Quirke Is Back In Black — 'Holy Orders' By Banville's Alias

Gabriel Byrne as Quirke. (BBC)
Gabriel Byrne as Quirke. (BBC)

John Banville, thy name is … Gabriel Byrne? Yes, though with a couple of degrees of separation. The fine Irish novelist with a touch of Joyce has also been the prolific producer of a superb mystery series written under the pseudonym Benjamin Black, featuring the aptly named Quirke, a depressive pathologist with a taste for the brandy, whiskey, wine or just about any adult beverage known to man.

John Banville AKA Benjamin Black. (Barry McCall)
John Banville AKA Benjamin Black. (Barry McCall)

Or woman. There are quite a few of those in Quirke’s life as well despite his lugubrious mien and cadaverous interests. (“For as long as he could remember, rain seemed to have been falling on his life.”) Enter the perfectly cast Gabriel Byrne as Quirke, who has already shot three of the six books with screenplays by Andrew Davies (many "Masterpiece" series) and Conor McPherson (many excellent plays). No official word yet on where it will air in the U.S. If you happen to be in Edinburgh Aug. 22 there's a screening.

The latest book, “Holy Orders,” is just out. It’s an excellent addition to the series, opening with the murder of a reporter, a friend of sorts with Quirke’s daughter in previous books. He had been interviewing some tinkers in connection with a local priest.

It’s 1950’s Dublin, and we have to keep reminding ourselves of that because Black, unlike Banville, does not dwell on time and place, something that the TV series probably will correct. He’s much more concerned with the private lives of Quirke and, increasingly, his daughter, Phoebe.

It has been the mark of post-Parker mysteries to spend more and more time on the protagonists’ private lives. If Agatha Christie were writing today even Miss Marple would have a sex life. Still, those private lives inform and complement the mysteries at hand, whether they’re by Stieg Larsson or P.D. James.

(Courtesy, Henry Holt)
(Courtesy, Henry Holt)

Black breaks out of the pack because it’s all reversed. The mysteries inform and complement the characters. Critics who cavil at the deficiencies in Black’s story development are missing what makes the books so good. It barely matters who done it. (Banville/Black is also the author of the upcoming Philip Marlowe novel, "The Black-Eyed Blonde.")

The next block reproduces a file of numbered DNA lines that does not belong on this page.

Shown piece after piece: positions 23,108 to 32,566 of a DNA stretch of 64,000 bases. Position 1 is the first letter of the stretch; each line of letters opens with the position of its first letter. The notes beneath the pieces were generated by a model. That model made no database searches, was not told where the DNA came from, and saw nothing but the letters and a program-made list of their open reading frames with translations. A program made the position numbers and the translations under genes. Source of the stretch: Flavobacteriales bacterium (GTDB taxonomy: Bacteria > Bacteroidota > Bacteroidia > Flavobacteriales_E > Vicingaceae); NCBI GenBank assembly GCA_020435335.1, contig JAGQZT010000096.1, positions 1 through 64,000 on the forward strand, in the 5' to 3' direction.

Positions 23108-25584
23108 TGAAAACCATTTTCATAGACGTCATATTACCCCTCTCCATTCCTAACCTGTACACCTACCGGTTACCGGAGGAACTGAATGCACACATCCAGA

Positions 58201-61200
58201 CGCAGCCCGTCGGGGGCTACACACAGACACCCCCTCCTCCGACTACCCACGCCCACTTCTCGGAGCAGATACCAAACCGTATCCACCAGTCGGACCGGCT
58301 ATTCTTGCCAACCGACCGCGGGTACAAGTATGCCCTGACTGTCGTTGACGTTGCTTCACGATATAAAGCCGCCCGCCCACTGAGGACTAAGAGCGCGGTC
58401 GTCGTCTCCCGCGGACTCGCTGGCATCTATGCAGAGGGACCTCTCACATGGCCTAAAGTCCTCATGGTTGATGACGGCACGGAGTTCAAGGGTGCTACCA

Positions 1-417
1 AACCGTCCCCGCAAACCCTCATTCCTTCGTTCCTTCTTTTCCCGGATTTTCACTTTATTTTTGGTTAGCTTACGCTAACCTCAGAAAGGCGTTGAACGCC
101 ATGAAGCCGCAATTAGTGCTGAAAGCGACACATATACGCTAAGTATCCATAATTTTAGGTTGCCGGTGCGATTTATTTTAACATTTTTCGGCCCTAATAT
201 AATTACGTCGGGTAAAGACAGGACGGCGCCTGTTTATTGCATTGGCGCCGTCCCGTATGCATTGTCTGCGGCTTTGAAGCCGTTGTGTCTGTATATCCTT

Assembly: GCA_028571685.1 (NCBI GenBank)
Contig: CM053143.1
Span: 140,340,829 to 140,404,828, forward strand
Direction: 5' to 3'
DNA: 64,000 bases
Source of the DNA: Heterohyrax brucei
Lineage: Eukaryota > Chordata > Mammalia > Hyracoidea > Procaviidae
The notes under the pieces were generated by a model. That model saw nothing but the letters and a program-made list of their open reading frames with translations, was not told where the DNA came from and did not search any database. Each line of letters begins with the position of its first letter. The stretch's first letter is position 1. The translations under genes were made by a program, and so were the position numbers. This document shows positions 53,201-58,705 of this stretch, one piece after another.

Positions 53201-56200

Those cadavers, for example, aren’t there for CSI gruesomeness or to play off Inspector Morse squeamishness. They’re there to underscore Quirke’s own doom-ridden interest in life. “You’ve lived too long among the dead, Quirke,” he’s told.

Though Quirke approaches the world with an “I can’t go on, I must go on” interest in helping Detective Inspector Hackett’s investigation of the murders of said cadavers, he also realizes their success might be limited by powers that can’t be fought.

A fellow named Costigan who had Quirke beaten up in a previous book, is Dublin’s evil overseer and Quirke says of him:

“He explained to me once that there are two worlds, the one what we — you and me and all the other poor idiots — think we live in, and the real one, behind the illusion, where people like him are in charge. Where the real decisions are made, where the necessary actions are taken.”

Part of that power structure is the Catholic Church. Quirke was raised, and abused, by the priests before getting adopted. Repression was everywhere and the secrets and lies kept adding up as Quirke gave up his own daughter, who thinks Quirke’s stepbrother is her real father as the series opens.

Phoebe’s story is at least as interesting as Quirke’s in “Holy Orders.” The most intriguing mystery isn’t who killed the reporter and why, but whether Phoebe will have a romantic relationship with the reporter’s sister. I can say no more.

Black is not nearly as abstract as Banville, which is perhaps his only bow to genre writing. Still, the prose is the same high quality; as depressing as the subject matter may be, Black is an excellent host. As with Banville, you might want to keep a dictionary handy if your tablet doesn’t have one built in. “Harry could smell the lingering mundungus stink of his breath.”

Perhaps I’ll tell that to the next smoker I meet. Along with the advice to read Benjamin Black.

Here's a trailer for the series:

More on Black:

Read an excerpt of "Holy Orders."

Listen to an NPR interview with John Banville on Benjamin Black.

Ed Siegel on Benjamin Black's "Vengeance."

Ed Siegel on John Banville's Ancient Light."

This program aired on August 20, 2013. The audio for this program is not available.

Headshot of Ed Siegel

Ed Siegel Critic-At-Large
Ed Siegel is critic-at-large for WBUR.



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